Francis Bacon (1909-1992), Three Studies for a Portrait of George Dyer, oil on canvas, in three parts, 1963. Estimate: $50,000,000-70,000,000. © Christie’s Images Limited 2017.
NEW YORK, NY.- Christie’s will feature Francis Bacon’s Three Studies for a Portrait of George Dyer, 1963 as a central highlight in its May 17 Post-War and Contemporary Evening Sale in New York (estimate: $50,000,000-70,000,000). Painted in 1963, Three Studies for a Portrait of George Dyer marks the beginning of Francis Bacon’s relationship with Dyer, his greatest source of inspiration. This triptych is the very first portrait Bacon made of his longtime muse who came to feature in many of the artist’s most arresting and sought after works. Dyer came to appear in at least forty of Bacon’s paintings, many of which were created after his death in Paris in 1971. The convulsive beauty of this work represents the flowering of Bacon’s infatuation with Dyer, and is only one of five triptychs of Dyer that the artist painted in this intimate scale.
The present example once resided in the collection of Bacon’s close friend, Roald Dahl. The celebrated author became an adamant admirer of Bacon’s work upon first encounter at a touring exhibition in 1958. However, collecting his work was not financially viable at the time. In the 1960’s, Dahl’s career saw new heights. He published celebrated books, James and the Giant Peach and Charlie and the Chocolate Factory, and he wrote the screenplay for the James Bond film, You Only Live Twice. Buoyed by his newfound success, Dahl acquired four judiciously chosen works by Bacon between 1964 and 1967. The present triptych was among them.
Loic Gouzer, Deputy Chairman, Post-War and Contemporary Art, remarked: “Three Studies for a Portrait of George Dyer is a masterful triptych, which was completed within the first three months of Bacon’s encounter with Dyer. This powerful portrait exemplifies the dynamism and complex psychology that the artist is most revered for. George Dyer is to Bacon what Dora Maar was to Picasso. He is arguably the most important model of the second half of the 20th century, because Dyer’s persona as well and physical traits acted as a catalyst for Bacon’s pictorial breakthroughs. The Francis Bacon that we know today, would not exist without the transformative encounter that he had with George Dyer.”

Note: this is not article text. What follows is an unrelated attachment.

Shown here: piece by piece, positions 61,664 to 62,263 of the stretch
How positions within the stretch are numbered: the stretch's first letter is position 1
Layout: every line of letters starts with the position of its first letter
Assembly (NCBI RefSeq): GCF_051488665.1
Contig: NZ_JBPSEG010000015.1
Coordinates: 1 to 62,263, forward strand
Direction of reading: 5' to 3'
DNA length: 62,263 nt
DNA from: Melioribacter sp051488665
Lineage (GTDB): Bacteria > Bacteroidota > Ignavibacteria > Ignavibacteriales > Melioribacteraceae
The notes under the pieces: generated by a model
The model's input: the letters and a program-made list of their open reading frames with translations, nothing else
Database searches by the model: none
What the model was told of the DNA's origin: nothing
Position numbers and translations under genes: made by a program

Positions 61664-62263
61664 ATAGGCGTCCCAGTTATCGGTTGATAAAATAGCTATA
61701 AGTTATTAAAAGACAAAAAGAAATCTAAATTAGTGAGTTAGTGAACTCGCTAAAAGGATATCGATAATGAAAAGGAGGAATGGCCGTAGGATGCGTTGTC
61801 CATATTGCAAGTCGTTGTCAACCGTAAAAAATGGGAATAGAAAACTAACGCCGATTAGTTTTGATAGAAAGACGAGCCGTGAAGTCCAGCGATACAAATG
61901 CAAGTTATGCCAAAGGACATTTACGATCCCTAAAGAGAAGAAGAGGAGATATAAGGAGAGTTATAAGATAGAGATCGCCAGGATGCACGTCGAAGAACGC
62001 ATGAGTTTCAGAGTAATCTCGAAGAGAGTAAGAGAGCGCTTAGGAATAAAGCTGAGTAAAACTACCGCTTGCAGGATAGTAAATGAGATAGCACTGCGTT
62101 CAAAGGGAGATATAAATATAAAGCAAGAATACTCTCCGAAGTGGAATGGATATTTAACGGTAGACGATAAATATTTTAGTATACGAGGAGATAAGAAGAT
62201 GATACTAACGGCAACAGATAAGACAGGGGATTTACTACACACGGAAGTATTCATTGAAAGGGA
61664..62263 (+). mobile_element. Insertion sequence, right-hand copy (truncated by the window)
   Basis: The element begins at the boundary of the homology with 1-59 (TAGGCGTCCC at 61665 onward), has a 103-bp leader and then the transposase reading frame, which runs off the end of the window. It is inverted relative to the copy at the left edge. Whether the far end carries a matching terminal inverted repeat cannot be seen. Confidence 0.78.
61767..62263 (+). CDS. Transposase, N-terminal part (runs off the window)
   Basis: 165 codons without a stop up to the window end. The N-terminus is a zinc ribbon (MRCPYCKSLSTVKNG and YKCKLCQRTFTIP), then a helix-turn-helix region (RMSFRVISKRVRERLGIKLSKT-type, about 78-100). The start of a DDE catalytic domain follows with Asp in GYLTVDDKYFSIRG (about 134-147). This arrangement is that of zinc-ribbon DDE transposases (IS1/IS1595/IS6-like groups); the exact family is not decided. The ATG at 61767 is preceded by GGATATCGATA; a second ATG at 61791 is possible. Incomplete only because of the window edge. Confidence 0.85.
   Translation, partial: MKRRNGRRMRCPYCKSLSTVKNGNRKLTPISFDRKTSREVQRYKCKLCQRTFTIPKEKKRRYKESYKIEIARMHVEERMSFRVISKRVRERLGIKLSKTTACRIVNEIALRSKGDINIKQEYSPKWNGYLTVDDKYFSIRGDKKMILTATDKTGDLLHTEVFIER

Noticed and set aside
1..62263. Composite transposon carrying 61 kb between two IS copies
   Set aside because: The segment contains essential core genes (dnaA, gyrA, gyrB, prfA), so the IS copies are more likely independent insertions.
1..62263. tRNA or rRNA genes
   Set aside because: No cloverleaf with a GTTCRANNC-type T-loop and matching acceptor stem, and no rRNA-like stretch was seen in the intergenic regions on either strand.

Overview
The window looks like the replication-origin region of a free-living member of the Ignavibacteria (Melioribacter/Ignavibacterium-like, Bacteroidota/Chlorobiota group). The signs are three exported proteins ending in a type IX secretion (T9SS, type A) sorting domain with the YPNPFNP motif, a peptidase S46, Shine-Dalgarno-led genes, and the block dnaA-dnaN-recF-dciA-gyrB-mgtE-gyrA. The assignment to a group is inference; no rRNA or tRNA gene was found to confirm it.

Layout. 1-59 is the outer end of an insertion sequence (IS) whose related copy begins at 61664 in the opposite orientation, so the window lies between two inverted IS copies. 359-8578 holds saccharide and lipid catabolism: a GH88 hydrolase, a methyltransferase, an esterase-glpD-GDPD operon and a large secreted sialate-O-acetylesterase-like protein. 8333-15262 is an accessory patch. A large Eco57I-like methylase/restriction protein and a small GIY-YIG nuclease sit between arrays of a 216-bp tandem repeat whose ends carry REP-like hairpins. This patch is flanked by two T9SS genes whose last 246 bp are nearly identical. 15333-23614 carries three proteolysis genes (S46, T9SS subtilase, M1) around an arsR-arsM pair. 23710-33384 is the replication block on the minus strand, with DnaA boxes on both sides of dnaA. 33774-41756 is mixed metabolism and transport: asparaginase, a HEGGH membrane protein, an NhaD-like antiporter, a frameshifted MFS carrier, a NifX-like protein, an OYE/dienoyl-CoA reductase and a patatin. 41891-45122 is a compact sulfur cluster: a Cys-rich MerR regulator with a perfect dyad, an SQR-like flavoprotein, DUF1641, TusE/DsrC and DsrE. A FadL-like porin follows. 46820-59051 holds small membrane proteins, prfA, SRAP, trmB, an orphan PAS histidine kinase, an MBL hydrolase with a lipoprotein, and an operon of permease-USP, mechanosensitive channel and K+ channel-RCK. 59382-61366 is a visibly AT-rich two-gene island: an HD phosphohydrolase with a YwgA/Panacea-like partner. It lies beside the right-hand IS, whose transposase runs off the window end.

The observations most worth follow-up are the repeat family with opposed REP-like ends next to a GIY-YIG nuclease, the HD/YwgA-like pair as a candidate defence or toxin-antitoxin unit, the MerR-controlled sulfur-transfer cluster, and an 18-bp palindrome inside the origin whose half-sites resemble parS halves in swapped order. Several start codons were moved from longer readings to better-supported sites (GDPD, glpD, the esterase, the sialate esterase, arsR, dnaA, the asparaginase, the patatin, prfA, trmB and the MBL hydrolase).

Three Studies for a Portrait of George Dyer was completed during the greatest moment of personal and professional contentment in Bacon's career. When the artist met Dyer towards the end of 1963, Bacon was being praised by a public who now saw him as a master of figurative painting. This came on the heels of his first major retrospective in May 1962 at the Tate in London, which was followed by a triumphant exhibition at New York’s Guggenheim Museum in October 1963.
Over the past 40 years, Three Studies for a Portrait of George Dyer has been a central fixture in many of the artist’s most important exhibitions. It was most recently featured in Bacon’s celebrated 2008-2009 retrospective that traveled to the Tate Britain, London, the Museo Nacional del Prado, Madrid and the Metropolitan Museum of Art, New York. It has also been shown in the National Scottish Gallery, Edinburgh and the Moderna Museet in the Stockholm, among other institutions.